The tower-speaker models are the $349-suggested SC-HT730, $399 SC-HT830V, and $499 SC-HT930, all due in April. The 730 features a five-disc carousel changer and full-range speakers. The 830 features a five-disc elevator changer, HiFi VCR and two-way front speakers.
The system without DVD will retail for a suggested $499.
Pioneer: Three new 5.1-channel systems at a suggested $250 to $650 will maintain the company's selection of three systems with combination front/surround speakers and up the number with wireless surround speakers to two from one. The company will also offer a wireless-surround add-on for use with any home theater system.
The systems are receiver-based and lack DVD player.
All three feature combination front/surround speakers, or front left-right speakers with detachable surround speaker. When attached, they use angled drivers and the systems' DSP to deliver surround information without placing the surround speakers in their traditional locations.
The front/surround systems are the $250-suggested HTP-2600, the $365-suggested HTP-3600, and the $650 HTP-4600. The latter two offer left-front tower speakers.
The 4600 also comes with a wireless speaker system that incorporates wireless receiver, amplification, and left-right surround drivers in a single enclosure.
A separately available wireless-speaker add-on is the $475-suggested XW-HT1, which features a wireless transmitter that can be added directly to a TV, a component receiver, or an HTiB system via their RCA audio outputs. A line-level-to-RCA converter is included to connect the transmitter to TVs or home theater systems lacking an RCA audio out.
Sharp: The company is expanding its selection of wall-mountable home theater systems to five with the introduction of the $229-suggested HT-X1. Like the recently released $699-suggested SD-AS10, it's packaged with speakers and subwoofer. The other three models ship without speakers at a suggested $599 to $1,499.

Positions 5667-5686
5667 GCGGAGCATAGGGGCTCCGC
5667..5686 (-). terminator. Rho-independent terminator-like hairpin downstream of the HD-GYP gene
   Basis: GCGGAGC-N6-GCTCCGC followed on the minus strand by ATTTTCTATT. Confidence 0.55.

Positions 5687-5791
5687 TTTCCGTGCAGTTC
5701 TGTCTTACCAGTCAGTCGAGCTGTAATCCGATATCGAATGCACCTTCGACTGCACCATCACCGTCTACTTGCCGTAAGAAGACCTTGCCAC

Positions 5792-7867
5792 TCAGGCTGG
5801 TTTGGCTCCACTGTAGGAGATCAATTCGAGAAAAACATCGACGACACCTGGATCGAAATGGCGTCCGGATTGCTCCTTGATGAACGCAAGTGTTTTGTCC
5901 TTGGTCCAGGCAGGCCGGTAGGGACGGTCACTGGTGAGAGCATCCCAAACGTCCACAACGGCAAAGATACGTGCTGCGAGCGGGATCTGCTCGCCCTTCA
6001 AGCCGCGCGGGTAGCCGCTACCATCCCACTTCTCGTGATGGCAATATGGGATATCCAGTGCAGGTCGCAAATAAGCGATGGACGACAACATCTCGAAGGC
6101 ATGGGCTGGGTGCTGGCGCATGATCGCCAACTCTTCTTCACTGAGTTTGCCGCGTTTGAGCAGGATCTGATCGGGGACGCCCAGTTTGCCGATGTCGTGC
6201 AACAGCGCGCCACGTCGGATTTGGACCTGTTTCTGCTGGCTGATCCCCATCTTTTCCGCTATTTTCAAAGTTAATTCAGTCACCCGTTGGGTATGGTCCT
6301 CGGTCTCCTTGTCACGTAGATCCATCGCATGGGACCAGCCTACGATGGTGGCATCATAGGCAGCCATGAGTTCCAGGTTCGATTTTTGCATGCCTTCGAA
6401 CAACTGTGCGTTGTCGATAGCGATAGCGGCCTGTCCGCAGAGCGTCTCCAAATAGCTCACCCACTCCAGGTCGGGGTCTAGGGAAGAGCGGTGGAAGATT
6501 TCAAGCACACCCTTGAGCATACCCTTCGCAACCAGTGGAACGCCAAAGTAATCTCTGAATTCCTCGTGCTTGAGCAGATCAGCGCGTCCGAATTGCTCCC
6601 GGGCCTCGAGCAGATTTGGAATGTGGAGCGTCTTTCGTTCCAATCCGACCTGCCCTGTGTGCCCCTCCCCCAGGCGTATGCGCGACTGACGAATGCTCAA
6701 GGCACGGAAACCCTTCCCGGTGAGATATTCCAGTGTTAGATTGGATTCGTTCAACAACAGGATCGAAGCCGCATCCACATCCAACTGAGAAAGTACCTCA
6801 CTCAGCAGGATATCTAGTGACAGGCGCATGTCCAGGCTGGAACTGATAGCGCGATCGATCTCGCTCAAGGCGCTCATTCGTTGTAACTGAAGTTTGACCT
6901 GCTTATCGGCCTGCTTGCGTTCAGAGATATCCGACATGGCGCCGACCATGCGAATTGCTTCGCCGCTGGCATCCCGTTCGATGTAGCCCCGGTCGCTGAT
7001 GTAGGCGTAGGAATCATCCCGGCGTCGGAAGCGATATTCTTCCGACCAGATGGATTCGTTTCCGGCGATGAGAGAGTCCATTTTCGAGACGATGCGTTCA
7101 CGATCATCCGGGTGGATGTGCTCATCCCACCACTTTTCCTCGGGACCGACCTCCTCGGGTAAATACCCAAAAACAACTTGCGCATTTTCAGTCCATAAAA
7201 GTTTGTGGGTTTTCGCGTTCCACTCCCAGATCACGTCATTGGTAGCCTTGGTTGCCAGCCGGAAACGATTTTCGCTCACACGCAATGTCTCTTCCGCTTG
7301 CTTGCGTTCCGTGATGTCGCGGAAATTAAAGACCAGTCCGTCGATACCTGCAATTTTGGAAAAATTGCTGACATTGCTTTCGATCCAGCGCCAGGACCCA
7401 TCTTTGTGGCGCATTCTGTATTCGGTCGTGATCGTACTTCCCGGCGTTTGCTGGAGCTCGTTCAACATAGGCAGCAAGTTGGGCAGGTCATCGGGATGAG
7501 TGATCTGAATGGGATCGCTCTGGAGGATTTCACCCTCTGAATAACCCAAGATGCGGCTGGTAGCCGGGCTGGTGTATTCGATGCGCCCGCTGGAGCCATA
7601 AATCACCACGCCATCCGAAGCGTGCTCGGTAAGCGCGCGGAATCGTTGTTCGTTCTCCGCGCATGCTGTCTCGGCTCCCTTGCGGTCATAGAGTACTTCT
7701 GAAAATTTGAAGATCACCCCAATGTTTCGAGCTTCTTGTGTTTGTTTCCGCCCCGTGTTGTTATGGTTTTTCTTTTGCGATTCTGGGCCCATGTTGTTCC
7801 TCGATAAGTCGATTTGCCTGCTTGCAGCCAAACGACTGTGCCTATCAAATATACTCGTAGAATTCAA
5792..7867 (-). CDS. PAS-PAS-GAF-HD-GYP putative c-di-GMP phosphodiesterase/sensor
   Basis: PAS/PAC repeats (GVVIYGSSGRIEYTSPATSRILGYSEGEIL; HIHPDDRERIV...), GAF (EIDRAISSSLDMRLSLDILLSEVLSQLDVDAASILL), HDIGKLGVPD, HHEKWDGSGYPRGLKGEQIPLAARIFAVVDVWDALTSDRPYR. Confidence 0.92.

All five feature vertically-oriented, flat main units that fit on a narrow shelf or mount on the wall via their keyhole slots.
The X1, due in the spring, features a single-DVD main unit with Dolby Digital, DTS, Dolby Pro Logic II, MP3-CD playback, two compact cylindrical speakers that double as front and surround speakers, a cylindrical center channel, and a subwoofer. The speakers' pedestal stands can be removed to allow for wall mounting via universal brackets.
Sherwood: The first in a series of Hollywood-At-Home "virtual" HTiBs is the $399.95-suggested VR-670, which uses Dolby Virtual Speaker and Dolby Headphone to deliver a DTS or Dolby Digital 5.1 surround sound experience from 2.1 speakers and from any pair of stereo headphones. Its DVD-receiver plays MP3 and JPEG CDs, Kodak Picture CDs, DVD+R/RW, and DVD-R/RW discs. Output is 2x25 watts plus 1x100.
Sony: The company's first HTiB with upscaling (720p/1080i) output is an SACD-equipped Dream System. Additional details were unavailable.
Toshiba: Three 5.1-channel integrated systems, designed to match Toshiba TVs, will expand the HTiB selection from two and include the company's first with HDMI output and first with memory-card slots to display digital images. Like last year, one features DVD/VCR combo; all come with passive subwoofer.
The SD-V57HT features a single-disc progressive-scan DVD, VCR, and 500 watts at a suggested retail of $299, and is due in March. The SD-C67HT features a progressive five-disc elevator-style DVD changer with HDMI output that upconverts to 720p or 1080i, two memory card slots accepting up to nine different card formats, 600 watts and left-right tower speakers. It's due in April at a suggested retail of $399.
Yamaha: The company's first integrated HTiB with universal SACD/DVD-AV changer is the $449-suggested DVX-C300, due in April. The 5.1-channel system features a five-disc carousel changer; CD upsampling to 176.4kHz; 192kHz/24-bit audio DACs on all channels; eight surround modes; Dolby Pro Logic II; and the ability to play discs in the following audio and video formats: DVD-R/RW, DVD+R/RW, MP3, WMA, JPEG, and DivX (MPEG-4). The subwoofer uses active servo technology.
This TWICE webinar, hosted by senior editor Alan Wolf, will take a look at what may be the hottest CE products at retail that will be sold during the all-important fourth quarter. Top technologies, market strategies and industry trends will be discussed with industry analysts and executives.